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Chuck Matison's Ten Things You Should Know Before Filing for Divorce

  1. DIVORCE IS PRIMARILY A BUSINESS TRANSACTION. During a divorce, a couple must resolve their economic relationship, including distribution of property they acquired during the marriage and setting appropriate alimony and child support obligations. They must fix a parenting plan that addresses access to their children and custodial rights, or the Court will decide these issues for them.
  2. "DIGGING IN YOUR HEELS" ALWAYS COSTS MORE. To the extent that spouses allow their emotions to affect their decisions in divorce, they will enrich their lawyers - and impoverish themselves. Litigants must approach the end of their marriage as a business proposition that requires an equitable assessment of support rights and obligations and implementation of a parenting plan recognizing that each parent is entitled to continue a relationship with the children. Most important is that the litigants recognize that their children need both of them. What's more, "Digging in Your Heels" always costs more. It may sometimes be worth it, but a large amount of time and expense goes into the divorce process when two sides refuse to communicate on basic issues.
  3. THE COURTS GENERALLY DON'T CARE WHO'S AT FAULT. New Jersey has no-fault and fault grounds for divorce. The reasons that you state for filing for divorce in your divorce papers are usually accepted at face value by the court. The court normally does not care who or what was responsible for breaking up the marriage. Still, marital misconduct may become relevant with respect to parenting issues or marital waste.
  4. GOOD COUNSEL IS ESSENTIAL - NO COUNSEL IS FOOLISH. While it may be tempting to try to avoid the expense of representation, virtually no one - not counselors or even judges - recommends that you enter into the divorce process without the advice or representation of a reputable divorce attorney. The good attorney will recognize the important issues of your divorce quickly and intelligently and help you focus on and achieve the results you'll both want and need, consistent with the parameters within the system or the judge assigned to your case. Having no representation or advisor - especially when substantial assets are involved - is widely regarded as just plain foolish. The State of New Jersey Supreme Court has certified a small number of attorneys in matrimonial law following a test and peer and judicial review.
  5. PARENTS' BEHAVIOR HAS A BIG IMPACT ON HOW CHILDREN RESPOND TO DIVORCE. Divorce is traumatic enough without subjecting your children to the already difficult emotions of divorce. Protect children by avoiding speaking negatively about the other spouse in their presence. Never "use" children as strategic pawns during the divorce process. Never give them information about details of the divorce intended to embarrass, hurt, or anger the other spouse. Such behavior above all only serves to hurt your child.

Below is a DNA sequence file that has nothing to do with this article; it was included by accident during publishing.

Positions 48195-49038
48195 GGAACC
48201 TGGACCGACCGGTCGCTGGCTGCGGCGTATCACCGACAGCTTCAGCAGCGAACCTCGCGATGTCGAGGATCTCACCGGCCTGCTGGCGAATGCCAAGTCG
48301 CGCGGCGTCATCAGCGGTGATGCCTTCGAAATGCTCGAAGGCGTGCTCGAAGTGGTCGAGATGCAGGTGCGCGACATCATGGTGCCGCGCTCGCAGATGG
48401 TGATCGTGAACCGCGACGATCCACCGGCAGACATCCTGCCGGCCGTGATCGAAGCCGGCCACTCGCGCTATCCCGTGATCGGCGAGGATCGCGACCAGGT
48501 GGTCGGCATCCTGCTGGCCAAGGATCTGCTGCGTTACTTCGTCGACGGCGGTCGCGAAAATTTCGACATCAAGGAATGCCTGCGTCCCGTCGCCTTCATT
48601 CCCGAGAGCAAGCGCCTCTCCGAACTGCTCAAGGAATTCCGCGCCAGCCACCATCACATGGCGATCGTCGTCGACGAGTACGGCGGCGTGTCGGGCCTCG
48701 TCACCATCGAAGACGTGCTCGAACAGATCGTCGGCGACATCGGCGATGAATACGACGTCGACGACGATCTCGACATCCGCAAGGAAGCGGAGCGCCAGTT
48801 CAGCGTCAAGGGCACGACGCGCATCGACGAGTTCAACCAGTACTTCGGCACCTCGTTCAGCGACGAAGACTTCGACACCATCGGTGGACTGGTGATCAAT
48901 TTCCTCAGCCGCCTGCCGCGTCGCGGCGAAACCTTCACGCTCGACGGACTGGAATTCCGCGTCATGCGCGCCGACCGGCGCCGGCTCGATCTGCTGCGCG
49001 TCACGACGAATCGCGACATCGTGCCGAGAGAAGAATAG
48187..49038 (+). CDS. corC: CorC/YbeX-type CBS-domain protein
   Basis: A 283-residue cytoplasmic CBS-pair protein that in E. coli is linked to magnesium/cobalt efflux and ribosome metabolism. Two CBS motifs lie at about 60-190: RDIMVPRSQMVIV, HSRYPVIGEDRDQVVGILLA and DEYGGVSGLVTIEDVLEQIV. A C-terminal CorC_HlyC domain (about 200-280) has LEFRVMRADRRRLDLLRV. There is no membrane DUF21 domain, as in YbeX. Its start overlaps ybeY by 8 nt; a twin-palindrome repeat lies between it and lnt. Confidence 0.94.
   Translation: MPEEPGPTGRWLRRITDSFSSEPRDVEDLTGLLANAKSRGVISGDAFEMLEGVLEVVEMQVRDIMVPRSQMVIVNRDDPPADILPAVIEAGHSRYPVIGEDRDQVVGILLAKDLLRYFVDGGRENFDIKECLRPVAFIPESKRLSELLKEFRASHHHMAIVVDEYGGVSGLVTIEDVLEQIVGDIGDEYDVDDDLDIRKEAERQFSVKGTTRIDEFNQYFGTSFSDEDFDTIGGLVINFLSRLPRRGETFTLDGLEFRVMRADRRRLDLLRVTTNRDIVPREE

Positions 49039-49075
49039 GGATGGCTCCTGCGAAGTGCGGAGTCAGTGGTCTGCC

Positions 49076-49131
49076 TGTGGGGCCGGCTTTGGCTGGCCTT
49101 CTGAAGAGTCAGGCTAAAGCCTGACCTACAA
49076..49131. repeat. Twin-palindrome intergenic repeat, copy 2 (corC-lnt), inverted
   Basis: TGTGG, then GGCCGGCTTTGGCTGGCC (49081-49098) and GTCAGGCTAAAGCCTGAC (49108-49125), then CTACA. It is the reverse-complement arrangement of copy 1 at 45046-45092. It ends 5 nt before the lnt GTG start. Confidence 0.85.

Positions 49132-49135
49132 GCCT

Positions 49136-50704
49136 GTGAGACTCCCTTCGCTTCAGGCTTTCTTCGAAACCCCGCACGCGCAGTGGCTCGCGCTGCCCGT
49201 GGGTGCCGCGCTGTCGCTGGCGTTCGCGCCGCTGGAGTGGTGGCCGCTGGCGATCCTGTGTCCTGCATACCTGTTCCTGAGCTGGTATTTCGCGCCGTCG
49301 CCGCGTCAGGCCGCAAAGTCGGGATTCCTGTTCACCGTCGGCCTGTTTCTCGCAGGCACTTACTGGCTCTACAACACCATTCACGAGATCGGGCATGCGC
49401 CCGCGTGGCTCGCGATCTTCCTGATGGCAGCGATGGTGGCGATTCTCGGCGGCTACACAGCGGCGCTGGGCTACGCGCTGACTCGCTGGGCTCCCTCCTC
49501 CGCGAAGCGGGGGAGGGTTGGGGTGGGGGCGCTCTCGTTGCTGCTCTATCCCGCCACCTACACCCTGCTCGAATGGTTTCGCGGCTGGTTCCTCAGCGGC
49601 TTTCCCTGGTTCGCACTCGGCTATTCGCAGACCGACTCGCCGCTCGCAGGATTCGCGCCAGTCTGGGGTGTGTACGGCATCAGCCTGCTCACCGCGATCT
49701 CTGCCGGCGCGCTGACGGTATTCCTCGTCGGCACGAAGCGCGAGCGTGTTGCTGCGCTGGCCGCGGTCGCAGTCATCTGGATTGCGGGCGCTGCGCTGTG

6. YOU'LL ATTEND A MANDATORY PRESENTATION. If you have children under age 18, you will be required to attend a presentation on the effects of divorce on children. You will receive a lecture and watch a video on the importance of communication and commitment to proper childrearing during and after a divorce. This program will help you move to the common goal of healthy parenting following the divorce. Furthermore, all New Jersey counties administer a Matrimonial Early Settlement Panel, a court-mandated mediation to resolve the economic issues of your case.
  7. YOUR "CASE INFORMATION STATEMENT" IS AT THE CENTER OF YOUR CASE. You will be expected to fill out a Case Information Statement, which is a court-approved from that contains significant information about your economic life, including lifestyle expenses, assets, liabilities, income, health insurance, and other insurance benefits and the like. Both sides must complete these forms. They are a critical part of the case because the courts rely upon them, in part, in the event the litigants cannot come to a consensual resolution. You may need to retain experts to value assets and you have an absolute right under court rules to do so.
  8. CASE MANAGEMENT CONFERENCES ARE PART OF EVERY DIVORCE. During the divorce process, the court system will expect your lawyer to show up for Case Management Conferences to report on the progress of your case to the court. After a few months, if no progress is made in reaching a settlement, the court will assign you a early settlement panel date. Most divorce cases are settled before going to trial.
  9. THERE ARE ALTERNATIVES TO A LITIGATED DIVORCE. There are two basic alternatives to the traditional divorce process - mediation and binding arbitration. They are intended to streamline the divorce process and keep divorce out of courtrooms already busy with other matters of law.
  10. NO DECISIONS IN DIVORCE ARE EASY. No one can make up your mind about whether to initiate a divorce. Many professionals familiar with the divorce process every day see individuals who are considering divorce but who have great difficulty making up their minds about doing so. Second thoughts are normal.

What's more, strong emotions - anger, grief, sadness, hostility, even denial - are regular ingredients in every divorce. These many emotions are the key reasons the divorce process can be so unpredictable, lengthy, and costly. Professional counseling - even a small amount of it before, during, or even after the divorce process - can help the participants of divorce get through it.